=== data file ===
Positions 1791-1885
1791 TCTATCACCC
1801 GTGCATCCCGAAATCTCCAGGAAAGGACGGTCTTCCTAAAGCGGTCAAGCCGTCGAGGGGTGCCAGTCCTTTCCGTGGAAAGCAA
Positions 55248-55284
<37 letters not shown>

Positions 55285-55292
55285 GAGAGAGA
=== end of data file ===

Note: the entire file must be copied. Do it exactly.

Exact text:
Positions 1791-1885
1791 TCTATCACCC
1801 GTGCATCCCGAAATCTCCAGGAAAGGACGGTCTTCCTAAAGCGGTCAAGCCGTCGAGGGGTGCCAGTCCTTTCCGTGGAAAGCAA
Positions 55248-55284
<37 letters not shown>

Positions 55285-55292
55285 GAGAGAGA